Is fashion approaching a turning point in showcasing ‘real’, diverse bodies?


Elizabeth Olson

Attempts to move away from airbrushing in advertising have ebbed and flowed over the last decade, but at a time when even Barbie now comes in petite, tall and curvy, more retailers are turning to authentic-looking women to market their products.

One of them is Aerie, the intimate-apparel brand owned by American Eagle Outfitters, which features women of varying body types in its marketing campaigns to promote a positive body image. To underscore the point, the company will begin a social media campaign this week to support the National Eating Disorders Association.

This is the second year Aerie has devised ads to highlight the association’s eating disorders week. The current ads, featuring an average-size model, are aimed at the brand’s target customers – women between ages 15 to 25 – and are intended to heighten awareness of the perils of bulimia and other eating disorders.

The ‘Strong, Beautiful, Me’ campaign, which appears on Instagram and other social media, is not the only instance of a company’s trying to promote a positive body image among women.

David’s Bridal, one of the country’s largest wedding gown retailers, cast Mercy Watson, a size 14 model – its average customer size – in its spring bridal season ad campaign. Christian Louboutin, famous for its red-soled shoes, recently hired a plus-size model for the first time in its two-decade history, to be the face of a social media campaign for a new lipstick. This year, for the first time, Sports Illustrated put a plus-size model, Ashley Graham, on the cover of its annual swimsuit issue. The 28-year-old Graham appeared earlier in a Lane Bryant commercial advertising its lingerie for larger women.

Yet those instances remain the exception, more than a decade after Dove, the beauty products company owned by Unilever, announced that it was upending conventional female advertising images with its “real beauty” campaign. In that campaign, Dove presented six underwear-clad women with different body types, to stand for women as they really are rather than as the perfectly proportioned specimens that many people might like them to be.

Even as Dove promoted its effort to showcase everyday women, it was criticised because its ads for another brand, Axe, showed beautiful, slender women swooning over men who used the line’s toiletries.

Other companies, including Nike and H&M, also introduced advertising in the early and mid-2000s with women who did not look like stereotypical models. But after that splash of realism, subsequent years saw only a smattering of the same.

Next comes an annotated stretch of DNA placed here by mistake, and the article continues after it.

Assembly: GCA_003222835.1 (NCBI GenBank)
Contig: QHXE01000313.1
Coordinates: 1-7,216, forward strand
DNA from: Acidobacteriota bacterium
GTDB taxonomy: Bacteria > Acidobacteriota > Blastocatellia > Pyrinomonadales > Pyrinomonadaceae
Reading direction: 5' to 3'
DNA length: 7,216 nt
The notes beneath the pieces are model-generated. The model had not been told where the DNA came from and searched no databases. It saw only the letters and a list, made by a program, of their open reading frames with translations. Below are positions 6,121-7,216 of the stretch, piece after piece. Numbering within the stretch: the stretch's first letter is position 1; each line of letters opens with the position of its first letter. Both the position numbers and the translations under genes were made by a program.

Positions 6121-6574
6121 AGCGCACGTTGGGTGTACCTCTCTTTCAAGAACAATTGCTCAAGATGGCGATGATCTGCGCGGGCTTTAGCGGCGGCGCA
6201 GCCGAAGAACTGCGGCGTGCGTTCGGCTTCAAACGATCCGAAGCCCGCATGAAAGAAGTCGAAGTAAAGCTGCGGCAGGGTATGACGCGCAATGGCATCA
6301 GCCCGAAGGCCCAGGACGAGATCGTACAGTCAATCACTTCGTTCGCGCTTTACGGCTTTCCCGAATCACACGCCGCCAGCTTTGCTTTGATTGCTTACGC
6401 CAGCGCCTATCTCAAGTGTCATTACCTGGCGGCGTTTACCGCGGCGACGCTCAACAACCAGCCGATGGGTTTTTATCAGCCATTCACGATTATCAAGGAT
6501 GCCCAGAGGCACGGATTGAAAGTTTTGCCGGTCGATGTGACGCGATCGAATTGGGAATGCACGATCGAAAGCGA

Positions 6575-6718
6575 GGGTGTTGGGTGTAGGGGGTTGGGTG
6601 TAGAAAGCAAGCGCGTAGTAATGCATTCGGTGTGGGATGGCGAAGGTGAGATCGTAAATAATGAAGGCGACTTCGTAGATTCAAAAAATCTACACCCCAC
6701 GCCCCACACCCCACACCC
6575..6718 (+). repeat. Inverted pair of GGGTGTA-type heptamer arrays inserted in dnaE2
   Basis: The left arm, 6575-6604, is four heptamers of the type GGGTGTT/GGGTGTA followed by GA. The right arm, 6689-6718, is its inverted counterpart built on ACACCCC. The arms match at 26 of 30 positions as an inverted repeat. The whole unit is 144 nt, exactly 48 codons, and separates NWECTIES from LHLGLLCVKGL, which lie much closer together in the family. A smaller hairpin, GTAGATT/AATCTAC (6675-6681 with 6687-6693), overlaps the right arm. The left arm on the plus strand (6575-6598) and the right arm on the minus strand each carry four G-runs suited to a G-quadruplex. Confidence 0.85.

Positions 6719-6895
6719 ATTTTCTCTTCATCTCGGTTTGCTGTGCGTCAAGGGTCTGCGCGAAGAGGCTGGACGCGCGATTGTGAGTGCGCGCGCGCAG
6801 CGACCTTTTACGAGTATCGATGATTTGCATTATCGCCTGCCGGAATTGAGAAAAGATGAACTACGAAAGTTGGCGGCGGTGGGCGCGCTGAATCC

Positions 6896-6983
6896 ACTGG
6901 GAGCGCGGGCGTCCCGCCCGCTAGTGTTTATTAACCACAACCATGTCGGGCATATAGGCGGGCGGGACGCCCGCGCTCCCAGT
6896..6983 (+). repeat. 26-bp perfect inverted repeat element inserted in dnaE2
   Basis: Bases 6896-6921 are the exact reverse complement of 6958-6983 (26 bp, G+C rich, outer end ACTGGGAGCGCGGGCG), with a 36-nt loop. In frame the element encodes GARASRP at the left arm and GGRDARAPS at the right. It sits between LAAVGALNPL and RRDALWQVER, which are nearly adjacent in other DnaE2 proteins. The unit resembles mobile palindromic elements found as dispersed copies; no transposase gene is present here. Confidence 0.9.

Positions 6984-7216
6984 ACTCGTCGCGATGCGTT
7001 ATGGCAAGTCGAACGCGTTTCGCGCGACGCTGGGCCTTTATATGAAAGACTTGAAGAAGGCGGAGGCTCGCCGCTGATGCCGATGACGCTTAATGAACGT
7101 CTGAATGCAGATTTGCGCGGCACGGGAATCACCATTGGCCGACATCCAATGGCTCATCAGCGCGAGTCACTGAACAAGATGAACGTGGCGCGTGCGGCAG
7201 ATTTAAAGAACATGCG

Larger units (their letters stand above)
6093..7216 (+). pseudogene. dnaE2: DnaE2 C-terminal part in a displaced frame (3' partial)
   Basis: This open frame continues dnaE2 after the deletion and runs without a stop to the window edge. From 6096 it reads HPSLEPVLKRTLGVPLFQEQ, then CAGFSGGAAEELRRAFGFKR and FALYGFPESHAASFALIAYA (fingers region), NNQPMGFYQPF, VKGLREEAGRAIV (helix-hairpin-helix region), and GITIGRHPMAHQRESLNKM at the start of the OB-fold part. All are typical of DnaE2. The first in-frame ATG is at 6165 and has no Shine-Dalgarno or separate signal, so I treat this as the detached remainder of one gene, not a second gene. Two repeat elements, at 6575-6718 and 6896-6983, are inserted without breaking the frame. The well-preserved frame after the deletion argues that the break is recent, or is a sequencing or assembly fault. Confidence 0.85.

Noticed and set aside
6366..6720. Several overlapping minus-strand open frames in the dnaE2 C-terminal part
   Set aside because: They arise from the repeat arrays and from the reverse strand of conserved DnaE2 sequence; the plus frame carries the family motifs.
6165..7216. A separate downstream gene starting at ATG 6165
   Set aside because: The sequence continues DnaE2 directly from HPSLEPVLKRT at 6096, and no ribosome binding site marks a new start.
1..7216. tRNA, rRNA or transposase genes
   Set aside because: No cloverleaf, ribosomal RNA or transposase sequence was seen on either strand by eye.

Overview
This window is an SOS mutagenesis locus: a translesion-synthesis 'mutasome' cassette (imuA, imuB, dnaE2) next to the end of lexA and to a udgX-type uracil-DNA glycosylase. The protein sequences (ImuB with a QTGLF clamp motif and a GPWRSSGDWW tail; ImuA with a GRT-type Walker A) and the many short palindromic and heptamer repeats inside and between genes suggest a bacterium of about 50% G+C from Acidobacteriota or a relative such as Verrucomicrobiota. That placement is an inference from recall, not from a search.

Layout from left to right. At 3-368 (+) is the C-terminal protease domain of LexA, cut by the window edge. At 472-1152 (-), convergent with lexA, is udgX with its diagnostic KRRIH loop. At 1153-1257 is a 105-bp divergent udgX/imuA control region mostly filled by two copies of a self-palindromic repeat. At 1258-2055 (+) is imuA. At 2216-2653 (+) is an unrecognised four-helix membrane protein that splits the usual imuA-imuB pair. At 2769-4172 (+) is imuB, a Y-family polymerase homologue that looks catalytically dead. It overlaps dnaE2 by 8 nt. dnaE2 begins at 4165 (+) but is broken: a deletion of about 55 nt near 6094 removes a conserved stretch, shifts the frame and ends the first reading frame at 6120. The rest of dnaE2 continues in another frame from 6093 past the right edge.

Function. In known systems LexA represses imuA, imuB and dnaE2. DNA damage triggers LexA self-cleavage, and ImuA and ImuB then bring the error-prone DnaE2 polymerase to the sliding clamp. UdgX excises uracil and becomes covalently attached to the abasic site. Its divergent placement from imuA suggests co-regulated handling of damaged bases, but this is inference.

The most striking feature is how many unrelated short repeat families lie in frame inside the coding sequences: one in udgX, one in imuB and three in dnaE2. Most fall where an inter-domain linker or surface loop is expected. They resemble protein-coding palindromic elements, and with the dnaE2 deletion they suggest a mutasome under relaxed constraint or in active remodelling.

“YouTube, selfies and everyone being a media creator are helping to change what we see,” said Michelle R. Nelson, a professor of advertising at The University of Illinois at Urbana-Champaign. “At the same time, we want to see people who are like us, but maybe the idealised version of ourselves.”

Such divided views show up in market research. In a 2008 study, researchers at Villanova University and the College of New Jersey found that glamorised ads made young women feel more negative about their sexual attractiveness, weight and physical condition. Even so, study participants said they liked the ads and were more likely to buy apparel featured in those ads than items shown in ads with typically proportioned women.

Research from the University of Sussex in England, published in 2004 in the Journal of Social and Clinical Psychology, found that ultrathin models made women feel worse about how they looked, but that women were not more likely to buy products from companies whose ads featured those models.

Aerie adopted the natural body approach in 2014, with its #AerieReal ads that featured models of various sizes, shapes and skin colours, and did not airbrush beauty marks, scars or tattoos. Aerie, with sales of about $340 million in 2015, is vying with the lingerie giant Victoria’s Secret for a bigger share of the lucrative market in sleepwear, swimwear and underwear. The line, which is sold in American Eagle Outfitters and stand-alone stores and on its e-commerce site, is relying on its healthy, positive role model approach to attract young women.

“Real and unretouched models are the core of our brand DNA,” said Jennifer M. Foyle, Aerie’s global brand president, who said traffic is up as customers embrace the idea of women models whose appearance is not altered.

The ‘Strong, Beautiful, Me’ campaign will donate all proceeds from the sales of a limited edition T-shirt, available only online, to education about and treatment for eating disorders. Customers who donate to the cause in Aerie stores will be given a bracelet.

The ads feature British-born model Iskra Lawrence, 25, a spokeswoman for the eating disorders association, which organises more than 65 walks annually to increase awareness and raise funds for education programs.

“As a curvy woman, I know young women are constantly being told that they’re not good enough,” Lawrence said, “but we’re trying to change that mindset.”

The New York Times


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